Saturday, February 9, 2002

Light in Arakawa’s
favor, expert says

Support for a defense theory
contradicts earlier trial testimony

By Debra Barayuga

Former police officer Clyde Arakawa had a green light at the Pali Highway and School Street intersection that suddenly turned yellow seconds before he collided with a car driven by Dana Ambrose, a defense accident reconstruction expert testified.

Robert Anderson's conclusions yesterday contradict earlier testimony by expert witnesses called by the state in Arakawa's manslaughter trial.

Prosecutors say Arakawa was intoxicated, speeding and ran a red light when he struck Ambrose's car on Oct. 7, 2000, killing her. The defense contends Ambrose, not Arakawa, was speeding, that he was not drunk and had the right of way.

Anderson said Ambrose had the red light and that just before she entered the intersection, her car tripped sensors in the road that switched the green light on Pali to yellow as Arakawa entered the intersection.

Anderson based his analysis of the condition of the filaments in the traffic light bulbs from Pali Highway and School Street. He said symptoms of "hot shock" -- a deformation of the filaments caused when there is an impact to a lit bulb -- was evident in the red light for School Street and a "cooling down" of the filaments for the yellow light on Pali Highway.

But while he also found deformation in the filaments for the red light on Pali and the green light for School Street, Anderson said they were consistent with a short circuit occurring just after the two cars collided and Ambrose's car knocking the light pole off its base, severing the wires.

The short caused any light to be illuminated and made examination of the light bulbs for hot shock meaningless, Anderson said.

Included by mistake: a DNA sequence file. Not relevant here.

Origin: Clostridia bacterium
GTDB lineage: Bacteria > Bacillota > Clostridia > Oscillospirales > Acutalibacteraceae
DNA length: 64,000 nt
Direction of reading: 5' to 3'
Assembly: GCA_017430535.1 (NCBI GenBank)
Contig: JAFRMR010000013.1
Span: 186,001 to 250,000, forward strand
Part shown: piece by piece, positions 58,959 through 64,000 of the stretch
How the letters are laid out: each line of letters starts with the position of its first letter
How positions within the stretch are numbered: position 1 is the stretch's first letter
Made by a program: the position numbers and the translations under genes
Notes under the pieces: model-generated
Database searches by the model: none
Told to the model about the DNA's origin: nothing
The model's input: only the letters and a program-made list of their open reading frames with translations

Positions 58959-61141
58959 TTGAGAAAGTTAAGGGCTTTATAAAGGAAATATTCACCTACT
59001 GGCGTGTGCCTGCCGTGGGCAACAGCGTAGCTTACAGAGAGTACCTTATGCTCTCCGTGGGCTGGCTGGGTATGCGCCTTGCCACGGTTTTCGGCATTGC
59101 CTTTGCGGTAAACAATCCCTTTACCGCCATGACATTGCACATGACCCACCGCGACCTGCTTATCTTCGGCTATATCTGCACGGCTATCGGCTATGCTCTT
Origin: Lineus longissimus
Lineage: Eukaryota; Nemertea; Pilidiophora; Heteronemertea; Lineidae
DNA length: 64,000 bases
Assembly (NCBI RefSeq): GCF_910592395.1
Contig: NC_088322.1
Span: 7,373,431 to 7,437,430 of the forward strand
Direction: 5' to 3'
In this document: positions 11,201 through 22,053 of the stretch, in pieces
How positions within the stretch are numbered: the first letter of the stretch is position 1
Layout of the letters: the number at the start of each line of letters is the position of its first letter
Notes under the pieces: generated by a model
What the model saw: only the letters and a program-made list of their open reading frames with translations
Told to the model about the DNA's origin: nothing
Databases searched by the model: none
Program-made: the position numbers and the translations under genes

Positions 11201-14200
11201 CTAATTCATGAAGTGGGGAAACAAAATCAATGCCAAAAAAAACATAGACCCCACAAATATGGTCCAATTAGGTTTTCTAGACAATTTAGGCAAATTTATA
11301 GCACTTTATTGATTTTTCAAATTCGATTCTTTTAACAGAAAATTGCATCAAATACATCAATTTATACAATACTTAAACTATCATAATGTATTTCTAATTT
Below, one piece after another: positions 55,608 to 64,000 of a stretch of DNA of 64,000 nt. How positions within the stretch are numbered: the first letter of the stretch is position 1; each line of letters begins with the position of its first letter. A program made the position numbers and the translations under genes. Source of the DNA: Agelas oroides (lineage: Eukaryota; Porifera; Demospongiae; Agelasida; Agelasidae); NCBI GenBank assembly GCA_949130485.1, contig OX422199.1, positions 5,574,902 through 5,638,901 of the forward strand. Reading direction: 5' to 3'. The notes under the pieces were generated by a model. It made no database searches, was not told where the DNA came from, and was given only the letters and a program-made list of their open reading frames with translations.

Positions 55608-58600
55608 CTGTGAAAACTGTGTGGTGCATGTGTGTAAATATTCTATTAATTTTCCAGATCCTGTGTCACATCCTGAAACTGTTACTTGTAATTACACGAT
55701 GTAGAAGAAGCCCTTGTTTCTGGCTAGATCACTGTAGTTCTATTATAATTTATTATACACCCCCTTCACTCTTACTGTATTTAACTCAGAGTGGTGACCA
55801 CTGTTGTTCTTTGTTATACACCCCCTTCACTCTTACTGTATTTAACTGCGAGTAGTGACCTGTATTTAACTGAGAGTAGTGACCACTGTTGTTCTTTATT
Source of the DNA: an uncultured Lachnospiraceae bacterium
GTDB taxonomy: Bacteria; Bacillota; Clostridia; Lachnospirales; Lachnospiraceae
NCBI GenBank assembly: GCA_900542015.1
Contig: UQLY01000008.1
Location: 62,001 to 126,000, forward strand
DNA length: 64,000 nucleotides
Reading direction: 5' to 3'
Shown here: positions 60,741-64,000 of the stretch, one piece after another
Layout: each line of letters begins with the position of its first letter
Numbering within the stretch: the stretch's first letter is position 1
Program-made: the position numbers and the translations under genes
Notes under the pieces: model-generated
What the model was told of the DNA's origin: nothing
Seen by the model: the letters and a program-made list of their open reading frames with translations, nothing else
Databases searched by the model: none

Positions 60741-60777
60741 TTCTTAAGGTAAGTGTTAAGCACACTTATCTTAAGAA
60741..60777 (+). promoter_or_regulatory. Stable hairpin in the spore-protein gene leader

Also yesterday, a defense expert on the relationship between speed and injuries in motor vehicle crashes who earlier said Ambrose contributed to her injuries by not wearing her seat belt said she gave little weight to a police report indicating otherwise.

The police report noted Ambrose wore a seat belt but that it was cut to pull her from her car.

Laura Liptai testified that although police reports also indicated Arakawa wore a seat belt, it was not the case, so she questioned the validity of the report. Also, had Ambrose's seat belt been cut so she could be removed, it would not have been long enough for it to be stretched over to the passenger side and used to secure the passenger door while the car was being towed, she said.

Autopsy reports also showed no signs of injury to Ambrose's lap and shoulder areas, as would be expected if an individual wore a lap and shoulder belt during a crash involving high speed or even at 25 mph, Liptai said.

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